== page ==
This blog covers the years 2014-2016 when we (the Robisons) were at the Ghana MTC. To see the blog covering the period 2016-2018 click on this link:

Saturday, June 20, 2015

Ghana MTC Shares Compound with Two Local Wards - And yes, they have funerals too

Ever wonder what the various colors worn to funerals in African mean?  Here is a photo taken this morning of a funeral in the chapel right next to the MTC:

A local columnist, Emanuel Mensah recently wrote an article about what the colors mean:

"In this age of modernity and technology, does it really matter what colors one wears to say goodbye to the dead?

On weekends, particularly Saturdays, most streets in Ghana become awash with mourners clad in red, black, and sometimes white clothing.

The Ghanaian is very superstitious and has a strong belief in ghosts and ancestors.  It is believed the dead cannot rest in peace until a befitting funeral and burial ceremony are held for them.  According such courtesies to the dead requires special funeral clothes, which traditionally come in red, black, brown, and white colors.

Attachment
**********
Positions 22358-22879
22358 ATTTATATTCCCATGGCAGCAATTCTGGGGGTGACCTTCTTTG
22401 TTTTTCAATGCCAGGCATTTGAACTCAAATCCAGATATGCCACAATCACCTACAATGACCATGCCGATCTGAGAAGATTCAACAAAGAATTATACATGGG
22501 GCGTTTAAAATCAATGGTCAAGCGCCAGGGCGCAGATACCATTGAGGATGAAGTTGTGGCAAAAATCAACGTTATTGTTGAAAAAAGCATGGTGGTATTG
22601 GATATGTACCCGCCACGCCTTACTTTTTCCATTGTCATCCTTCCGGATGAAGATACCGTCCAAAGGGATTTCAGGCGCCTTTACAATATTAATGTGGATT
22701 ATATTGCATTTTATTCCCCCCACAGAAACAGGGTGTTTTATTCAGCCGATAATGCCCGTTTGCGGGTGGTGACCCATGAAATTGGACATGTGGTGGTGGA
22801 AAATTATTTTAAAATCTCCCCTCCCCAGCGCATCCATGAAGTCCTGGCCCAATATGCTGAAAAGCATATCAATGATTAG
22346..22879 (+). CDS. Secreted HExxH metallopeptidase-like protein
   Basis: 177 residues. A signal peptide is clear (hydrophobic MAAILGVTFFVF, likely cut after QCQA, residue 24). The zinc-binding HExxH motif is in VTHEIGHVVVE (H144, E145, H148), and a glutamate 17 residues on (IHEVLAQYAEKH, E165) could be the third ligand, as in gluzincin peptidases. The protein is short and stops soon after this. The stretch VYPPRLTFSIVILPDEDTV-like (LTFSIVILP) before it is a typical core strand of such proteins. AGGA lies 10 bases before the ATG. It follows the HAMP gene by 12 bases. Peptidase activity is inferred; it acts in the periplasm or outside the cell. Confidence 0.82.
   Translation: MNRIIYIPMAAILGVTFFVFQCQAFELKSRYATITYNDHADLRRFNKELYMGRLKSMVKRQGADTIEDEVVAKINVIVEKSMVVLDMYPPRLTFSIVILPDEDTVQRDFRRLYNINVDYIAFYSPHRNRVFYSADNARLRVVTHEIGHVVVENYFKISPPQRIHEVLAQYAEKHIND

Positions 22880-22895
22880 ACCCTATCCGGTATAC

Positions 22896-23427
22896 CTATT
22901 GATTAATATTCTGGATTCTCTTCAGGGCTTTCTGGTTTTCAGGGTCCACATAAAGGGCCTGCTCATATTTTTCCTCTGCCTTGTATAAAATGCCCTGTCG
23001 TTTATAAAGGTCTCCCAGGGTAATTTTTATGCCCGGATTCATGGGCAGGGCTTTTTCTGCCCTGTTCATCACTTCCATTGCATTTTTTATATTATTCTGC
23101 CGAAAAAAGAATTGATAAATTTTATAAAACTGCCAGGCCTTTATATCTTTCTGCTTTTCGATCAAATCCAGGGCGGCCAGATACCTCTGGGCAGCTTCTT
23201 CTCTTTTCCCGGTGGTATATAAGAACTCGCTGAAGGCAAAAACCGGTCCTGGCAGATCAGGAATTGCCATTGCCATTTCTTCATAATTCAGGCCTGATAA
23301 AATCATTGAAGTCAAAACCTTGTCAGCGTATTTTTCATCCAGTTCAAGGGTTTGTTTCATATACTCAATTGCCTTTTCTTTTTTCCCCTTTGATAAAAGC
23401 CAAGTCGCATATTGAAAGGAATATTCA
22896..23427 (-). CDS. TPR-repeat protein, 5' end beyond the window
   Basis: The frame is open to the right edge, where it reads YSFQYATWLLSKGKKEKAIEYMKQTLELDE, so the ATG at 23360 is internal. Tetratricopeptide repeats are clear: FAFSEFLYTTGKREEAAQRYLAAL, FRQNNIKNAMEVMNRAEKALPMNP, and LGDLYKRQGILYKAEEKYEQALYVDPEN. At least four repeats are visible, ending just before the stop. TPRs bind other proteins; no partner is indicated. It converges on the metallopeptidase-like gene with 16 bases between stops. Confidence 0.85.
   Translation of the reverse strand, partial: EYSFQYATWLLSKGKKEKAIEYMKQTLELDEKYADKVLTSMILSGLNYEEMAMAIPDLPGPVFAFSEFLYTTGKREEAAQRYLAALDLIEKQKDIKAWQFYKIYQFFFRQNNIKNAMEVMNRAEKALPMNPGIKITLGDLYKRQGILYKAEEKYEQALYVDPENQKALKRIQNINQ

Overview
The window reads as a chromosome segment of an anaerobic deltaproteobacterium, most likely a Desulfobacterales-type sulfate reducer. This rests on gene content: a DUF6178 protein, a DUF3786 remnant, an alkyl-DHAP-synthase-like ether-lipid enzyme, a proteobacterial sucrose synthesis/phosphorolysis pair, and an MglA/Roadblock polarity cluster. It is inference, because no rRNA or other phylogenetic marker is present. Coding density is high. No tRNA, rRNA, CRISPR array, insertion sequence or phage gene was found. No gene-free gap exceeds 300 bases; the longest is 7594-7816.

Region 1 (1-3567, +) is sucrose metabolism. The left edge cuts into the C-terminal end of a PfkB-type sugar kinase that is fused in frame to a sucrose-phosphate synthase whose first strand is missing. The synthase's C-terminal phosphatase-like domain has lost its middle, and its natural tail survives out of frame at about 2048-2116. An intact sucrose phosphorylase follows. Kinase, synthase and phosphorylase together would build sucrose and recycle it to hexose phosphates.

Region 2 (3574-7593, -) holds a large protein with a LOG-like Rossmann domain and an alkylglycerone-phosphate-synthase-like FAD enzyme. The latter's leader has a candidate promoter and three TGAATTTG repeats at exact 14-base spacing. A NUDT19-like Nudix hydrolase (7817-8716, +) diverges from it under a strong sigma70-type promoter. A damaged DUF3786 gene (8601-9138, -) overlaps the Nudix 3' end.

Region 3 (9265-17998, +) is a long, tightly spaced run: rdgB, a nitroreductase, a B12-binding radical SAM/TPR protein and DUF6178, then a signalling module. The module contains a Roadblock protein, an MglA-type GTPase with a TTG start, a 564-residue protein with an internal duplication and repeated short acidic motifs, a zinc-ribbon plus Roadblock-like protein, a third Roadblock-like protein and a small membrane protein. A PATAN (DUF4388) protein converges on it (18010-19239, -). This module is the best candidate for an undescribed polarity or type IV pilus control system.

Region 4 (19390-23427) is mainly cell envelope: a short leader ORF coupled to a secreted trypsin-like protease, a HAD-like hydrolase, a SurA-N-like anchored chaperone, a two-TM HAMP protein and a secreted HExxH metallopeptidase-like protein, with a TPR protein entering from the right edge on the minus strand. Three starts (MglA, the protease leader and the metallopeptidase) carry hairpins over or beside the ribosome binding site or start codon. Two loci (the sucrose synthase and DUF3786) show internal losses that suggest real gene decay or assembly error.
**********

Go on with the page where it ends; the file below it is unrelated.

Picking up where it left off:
People sometimes have to pay a high price for these clothes.  But the reality is, one cannot afford to attend a funeral in just any attire without attracting criticism.  According to Dr. Dan Bright, a sociologist at the University of Ghana, funerals are special occasions in Ghana because they celebrate the life of the deceased.  “When a person dies, he enters the spiritual realm, and for that matter, the ordinary cloth we wear will not be appropriate.  It is a special event,” Bright said.

Culturally, the black and red attire for funeral ceremonies in Ghana signifies a grieving period.  Traditionally, red is associated with danger and black with grief, hence the use of these colors to communicate the passing of a loved one.

However, when a person grows to a ripe old age of seventy years and above, the belief is that the person has lived long and has been blessed, so why not rejoice instead of grieve?  Traditionally, white signifies victory or joy, so on such an occasion as the final funeral rites for someone over the age of seventy, the white cloth is used to celebrate the life of that person.  In most cultures in Ghana, too, the white cloths are worn on Sunday, the final day of the funeral rites, to show relief in the assurance that the deceased has made a successful transition into the spirit world."

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